After having mowed our largish yard four or five times last year and again this year about the same, I spoke to Connie saying words to the affect of, “Hon, as soon as we get a chance we need to buy a riding mower.” Something I had largely disdained. She tells me that I misinterpreted her look, but I would swear she looked at me as if to add “wimpy boy” to her smiling statement, “We’ll have to see dear.”

The next week, she offered herself and Katherine to be stand in mowers. switching off the lawn mowing every time around. After a few rounds we finished and, back in the house, Connie smiled at me and said. “Dear we need a riding lawn mower.” Ah, the joys of shared experience.

So now we have one; a riding lawn mower I mean. Next week, I will tell you how that is turning out. By then I should probably have the stitches out.

May God Bless,

Ed

Deception

As most of you already know, I have been taking WordPress’s Blogging 101 class. Yesterday’s assignment involved looking up the daily writing prompt and using it to write a blog post. The prompt had to do with being deceived by someone.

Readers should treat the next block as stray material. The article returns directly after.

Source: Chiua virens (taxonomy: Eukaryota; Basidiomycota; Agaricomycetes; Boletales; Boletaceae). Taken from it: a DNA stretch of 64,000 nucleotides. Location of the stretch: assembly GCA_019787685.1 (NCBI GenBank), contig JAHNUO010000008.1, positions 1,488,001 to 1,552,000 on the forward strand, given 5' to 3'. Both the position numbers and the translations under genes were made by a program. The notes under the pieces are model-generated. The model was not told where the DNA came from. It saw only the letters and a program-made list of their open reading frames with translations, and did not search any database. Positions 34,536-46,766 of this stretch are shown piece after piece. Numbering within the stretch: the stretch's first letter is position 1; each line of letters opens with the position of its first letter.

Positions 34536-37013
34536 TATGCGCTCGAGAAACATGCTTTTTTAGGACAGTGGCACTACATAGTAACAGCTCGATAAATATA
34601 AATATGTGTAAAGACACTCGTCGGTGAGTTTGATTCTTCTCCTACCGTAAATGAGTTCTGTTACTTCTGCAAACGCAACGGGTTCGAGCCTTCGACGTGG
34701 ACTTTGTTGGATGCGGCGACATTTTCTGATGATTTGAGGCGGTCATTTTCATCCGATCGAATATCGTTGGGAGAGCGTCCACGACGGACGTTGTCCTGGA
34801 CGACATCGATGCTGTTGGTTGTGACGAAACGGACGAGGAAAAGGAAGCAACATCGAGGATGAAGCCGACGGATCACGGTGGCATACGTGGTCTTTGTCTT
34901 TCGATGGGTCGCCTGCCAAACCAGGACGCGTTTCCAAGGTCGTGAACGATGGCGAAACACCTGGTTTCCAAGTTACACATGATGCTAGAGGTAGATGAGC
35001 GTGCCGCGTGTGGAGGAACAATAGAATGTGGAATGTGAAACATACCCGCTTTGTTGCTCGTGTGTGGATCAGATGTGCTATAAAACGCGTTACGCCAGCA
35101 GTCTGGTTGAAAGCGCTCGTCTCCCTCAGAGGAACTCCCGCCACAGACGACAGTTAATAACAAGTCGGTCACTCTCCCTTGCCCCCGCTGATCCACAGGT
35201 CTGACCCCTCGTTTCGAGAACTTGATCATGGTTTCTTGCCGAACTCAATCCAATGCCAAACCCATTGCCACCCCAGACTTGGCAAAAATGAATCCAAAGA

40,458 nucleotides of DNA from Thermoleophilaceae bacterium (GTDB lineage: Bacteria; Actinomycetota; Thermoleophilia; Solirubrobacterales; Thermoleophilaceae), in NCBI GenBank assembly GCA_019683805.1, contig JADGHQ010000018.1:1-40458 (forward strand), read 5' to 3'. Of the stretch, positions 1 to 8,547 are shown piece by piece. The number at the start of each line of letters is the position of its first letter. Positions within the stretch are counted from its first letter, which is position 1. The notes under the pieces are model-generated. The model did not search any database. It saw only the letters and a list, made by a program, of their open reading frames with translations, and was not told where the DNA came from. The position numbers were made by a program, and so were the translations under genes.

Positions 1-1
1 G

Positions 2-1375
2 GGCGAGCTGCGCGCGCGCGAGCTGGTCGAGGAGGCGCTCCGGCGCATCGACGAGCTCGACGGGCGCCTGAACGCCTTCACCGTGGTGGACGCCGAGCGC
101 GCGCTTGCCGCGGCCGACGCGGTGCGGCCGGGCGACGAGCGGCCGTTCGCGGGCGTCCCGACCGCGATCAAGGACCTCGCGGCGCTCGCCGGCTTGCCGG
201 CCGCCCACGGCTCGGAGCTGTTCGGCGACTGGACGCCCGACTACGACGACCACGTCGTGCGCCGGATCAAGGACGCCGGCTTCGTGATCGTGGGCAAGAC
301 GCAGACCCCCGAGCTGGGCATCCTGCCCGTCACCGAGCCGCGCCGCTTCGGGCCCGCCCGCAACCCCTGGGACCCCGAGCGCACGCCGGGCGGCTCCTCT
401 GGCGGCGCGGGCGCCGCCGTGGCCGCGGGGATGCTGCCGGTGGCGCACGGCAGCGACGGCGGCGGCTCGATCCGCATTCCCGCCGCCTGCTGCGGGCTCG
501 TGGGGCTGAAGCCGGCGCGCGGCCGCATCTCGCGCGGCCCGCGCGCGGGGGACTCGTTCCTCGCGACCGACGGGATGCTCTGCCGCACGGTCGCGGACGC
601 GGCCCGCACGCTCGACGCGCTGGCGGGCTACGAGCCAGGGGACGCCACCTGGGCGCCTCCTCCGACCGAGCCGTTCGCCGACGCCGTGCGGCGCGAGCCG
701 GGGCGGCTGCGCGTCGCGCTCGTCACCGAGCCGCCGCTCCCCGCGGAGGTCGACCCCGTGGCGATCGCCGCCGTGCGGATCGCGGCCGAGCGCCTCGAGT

One might think that the art of deception is limited to human beings, but it isn’t. The natural world is full of deception too. I’m not going to go into my beliefs about how the earth is cursed because of Adam and Eve’s sin in the garden, I”m just going to discuss some interesting ways that nature can be deceptive. Knowing many of them could save your life.

One of the most common deceptions is camouflage. Think of the chameleon that changes colors to match it’s environment, thereby protecting itself from predators. Many species of butterfly have markings that make them appear to be something else entirely. That “log” in the river just might be a crocodile.

Plants are deceptive too. Think of the Venus fly trap. When you start foraging and learning about wild edibles, and edible plants in general, it is extremely important to understand that not all berries are edible, no matter how tasty they look. Pretty is no guarantee for safety. Unless you absolutely know the identity of that plant; don’t eat it! When in doubt, leave it out!

Elderberries and mulberries are wonderful edible berries. Choke and pin cherries are edible, but you probably won’t want many of them. Poke berries will kill you. When in doubt, leave it out. I have everything on my property except Elderberries. I just may have to plant some.

Green Poke Berry

Green Poke Berry

Several wild edible plants have poisonous lookalikes. Wild Carrot, aka Queen Anne’s Lace, is edible. One lookalike is the wonderful medicinal plant, Yarrow. A second lookalike, Poison Hemlock, will kill you. To tell the truth, once you know for sure the differences between these plants, you won’t mix them up, but for a novice forager, the similarities are confusing. When in doubt, leave it out! I would love to find some yarrow on our property, but again, I will probably plant some next spring.

Hemlock that hasn't flowered yet.

Hemlock that hasn’t flowered yet.